Ulster Bank says it will compensate customers
THE WAY Ulster Bank is handling the technical failure which has left more than 100,000 customers without access to funds for over two weeks has been described by the Central Bank as appalling, unacceptable and exasperating.
It has warned that those affected by the crisis will have to be compensated.
Ulster Bank said yesterday, for the first time, that compensation would be offered to customers affected by the technical problems.
It now expects that the problems will continue into next week, and until July 16th at the earliest.
The bank’s chief executive, Jim Brown, said he was confident that the bank “should be over the worst of this” at that stage despite twice getting the timing wrong on how long it would take to resolve the technical issues since the computer crash occurred on June 19th.
“We are a lot more confident because we can see the transactions getting cleared and the backlog being worked through,” Mr Brown told The Irish Times.
He said details of compensation to be offered, in addition to covering any out-of-pocket costs incurred by customers, would be decided by the bank before the weekend.
He declined to say exactly what the compensation would involve, but it would be based around fees, charges and interest charges.
In response to customer threats to move their bank accounts elsewhere, Chris Sullivan, head of UK corporate banking at the bank’s parent company Royal Bank of Scotland, said Ulster Bank had served the island of Ireland for 176 years.
He hoped customers “wouldn’t judge the bank on one thing, even though we recognise that it is really serious”.
Appearing before the Oireachtas Finance Committee yesterday, the Central Bank’s director of consumer protection, Bernard Sheridan, castigated both Ulster Bank and Royal Bank of Scotland for contingency planning which “has self-evidently been appalling”.
Mr Sheridan criticised the bank’s approach to customer communication as “exasperating”, and said the Central Bank would be requiring Ulster Bank “to put in place a comprehensive restitution plan for impacted customers”.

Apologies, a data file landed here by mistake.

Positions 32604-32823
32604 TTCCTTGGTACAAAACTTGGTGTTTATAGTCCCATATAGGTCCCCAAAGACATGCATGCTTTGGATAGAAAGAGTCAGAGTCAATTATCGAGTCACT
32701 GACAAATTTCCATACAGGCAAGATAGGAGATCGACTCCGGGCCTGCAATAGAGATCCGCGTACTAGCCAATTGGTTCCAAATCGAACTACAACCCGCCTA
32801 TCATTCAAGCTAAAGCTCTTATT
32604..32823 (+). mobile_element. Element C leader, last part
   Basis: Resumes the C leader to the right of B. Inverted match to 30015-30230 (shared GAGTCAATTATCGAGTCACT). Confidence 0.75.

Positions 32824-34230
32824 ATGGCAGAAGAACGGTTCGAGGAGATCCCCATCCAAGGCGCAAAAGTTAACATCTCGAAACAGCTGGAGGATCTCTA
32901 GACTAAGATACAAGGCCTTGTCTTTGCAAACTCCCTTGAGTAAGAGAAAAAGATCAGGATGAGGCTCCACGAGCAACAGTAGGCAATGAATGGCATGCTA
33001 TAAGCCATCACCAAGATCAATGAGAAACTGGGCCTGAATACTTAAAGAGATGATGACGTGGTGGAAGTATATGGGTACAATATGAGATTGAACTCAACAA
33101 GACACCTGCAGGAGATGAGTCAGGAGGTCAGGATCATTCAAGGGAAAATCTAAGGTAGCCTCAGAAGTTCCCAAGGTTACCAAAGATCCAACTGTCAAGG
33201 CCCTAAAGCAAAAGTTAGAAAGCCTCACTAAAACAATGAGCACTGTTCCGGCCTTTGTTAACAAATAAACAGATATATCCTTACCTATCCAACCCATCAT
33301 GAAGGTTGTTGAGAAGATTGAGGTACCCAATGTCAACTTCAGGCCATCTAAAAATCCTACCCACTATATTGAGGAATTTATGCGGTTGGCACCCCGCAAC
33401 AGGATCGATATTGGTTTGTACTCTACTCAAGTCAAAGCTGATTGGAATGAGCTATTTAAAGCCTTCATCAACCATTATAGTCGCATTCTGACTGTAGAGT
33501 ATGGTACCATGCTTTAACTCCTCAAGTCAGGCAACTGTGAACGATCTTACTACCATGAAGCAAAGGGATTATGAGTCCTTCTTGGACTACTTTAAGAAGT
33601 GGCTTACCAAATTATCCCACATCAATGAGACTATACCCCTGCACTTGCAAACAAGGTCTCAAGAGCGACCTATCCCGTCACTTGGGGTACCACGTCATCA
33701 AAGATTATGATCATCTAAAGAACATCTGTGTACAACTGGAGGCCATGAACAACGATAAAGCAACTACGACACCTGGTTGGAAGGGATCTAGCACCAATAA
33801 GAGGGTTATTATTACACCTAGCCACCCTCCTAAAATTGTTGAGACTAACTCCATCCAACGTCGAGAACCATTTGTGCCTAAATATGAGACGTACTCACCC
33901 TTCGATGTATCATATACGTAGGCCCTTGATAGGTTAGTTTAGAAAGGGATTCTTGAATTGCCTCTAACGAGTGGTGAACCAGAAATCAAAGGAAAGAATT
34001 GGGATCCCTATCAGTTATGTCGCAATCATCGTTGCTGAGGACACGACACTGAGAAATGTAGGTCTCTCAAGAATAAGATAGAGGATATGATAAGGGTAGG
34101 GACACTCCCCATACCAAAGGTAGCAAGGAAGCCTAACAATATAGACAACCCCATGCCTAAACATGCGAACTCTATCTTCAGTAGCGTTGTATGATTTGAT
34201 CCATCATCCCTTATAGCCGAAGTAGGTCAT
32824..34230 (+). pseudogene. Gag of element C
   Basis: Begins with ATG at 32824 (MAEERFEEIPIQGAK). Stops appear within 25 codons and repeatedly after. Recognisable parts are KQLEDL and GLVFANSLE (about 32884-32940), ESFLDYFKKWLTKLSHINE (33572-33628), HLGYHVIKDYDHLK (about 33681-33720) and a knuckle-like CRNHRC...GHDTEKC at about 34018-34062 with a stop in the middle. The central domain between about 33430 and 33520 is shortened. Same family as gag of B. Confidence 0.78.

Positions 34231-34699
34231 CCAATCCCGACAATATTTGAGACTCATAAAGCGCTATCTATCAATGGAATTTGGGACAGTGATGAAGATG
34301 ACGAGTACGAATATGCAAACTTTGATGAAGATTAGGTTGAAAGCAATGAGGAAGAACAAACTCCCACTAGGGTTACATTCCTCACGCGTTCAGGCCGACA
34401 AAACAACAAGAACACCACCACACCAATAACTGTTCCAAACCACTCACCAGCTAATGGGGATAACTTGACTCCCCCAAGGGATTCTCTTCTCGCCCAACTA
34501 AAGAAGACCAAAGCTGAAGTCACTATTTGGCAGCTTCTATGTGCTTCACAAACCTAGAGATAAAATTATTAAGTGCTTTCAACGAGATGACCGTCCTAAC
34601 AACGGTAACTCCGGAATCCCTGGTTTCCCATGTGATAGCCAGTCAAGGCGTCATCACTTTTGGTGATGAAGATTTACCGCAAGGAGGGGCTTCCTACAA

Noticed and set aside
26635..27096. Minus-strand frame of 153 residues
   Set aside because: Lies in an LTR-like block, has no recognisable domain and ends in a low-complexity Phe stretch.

He said the regulator would be insisting that Ulster Bank compensated its customers and customers of other institutions affected by the crisis for costs and charges incurred as a result of the collapse of its systems.
“It had to be recognised by Ulster Bank in designing this restitution plan that their customers have been seriously inconvenienced by these events. This extends to the small and medium businesses as well as personal customers.”
Mr Sheridan declined to say what penalties, if any, would be imposed on Ulster Bank once the crisis was resolved, but he said the maximum fine it could currently impose was €5 million.
He said it was now clear that arrangements for an IT systems failure had not operated as they should have at Ulster Bank and as a result the Central Bank had instructed all banks in the Irish clearing system to review their contingency plans “and to formally reconfirm that a robust recovery system is in place”.
The Central Bank itself came under fire for what was described as its slow response to the system breakdown. Fianna Fáil’s Michael McGrath and Sinn Féin’s Pearse Doherty described the initial response of the Central Bank as inadequate.
Mr McGrath said he would have liked to have seen “far more upfront and active engagement” from the regulator. While the technical problems became public on Wednesday, June 19th, the first statement by the Central Bank was not released until the Sunday.
Senior management from Ulster Bank will appear before the committee today.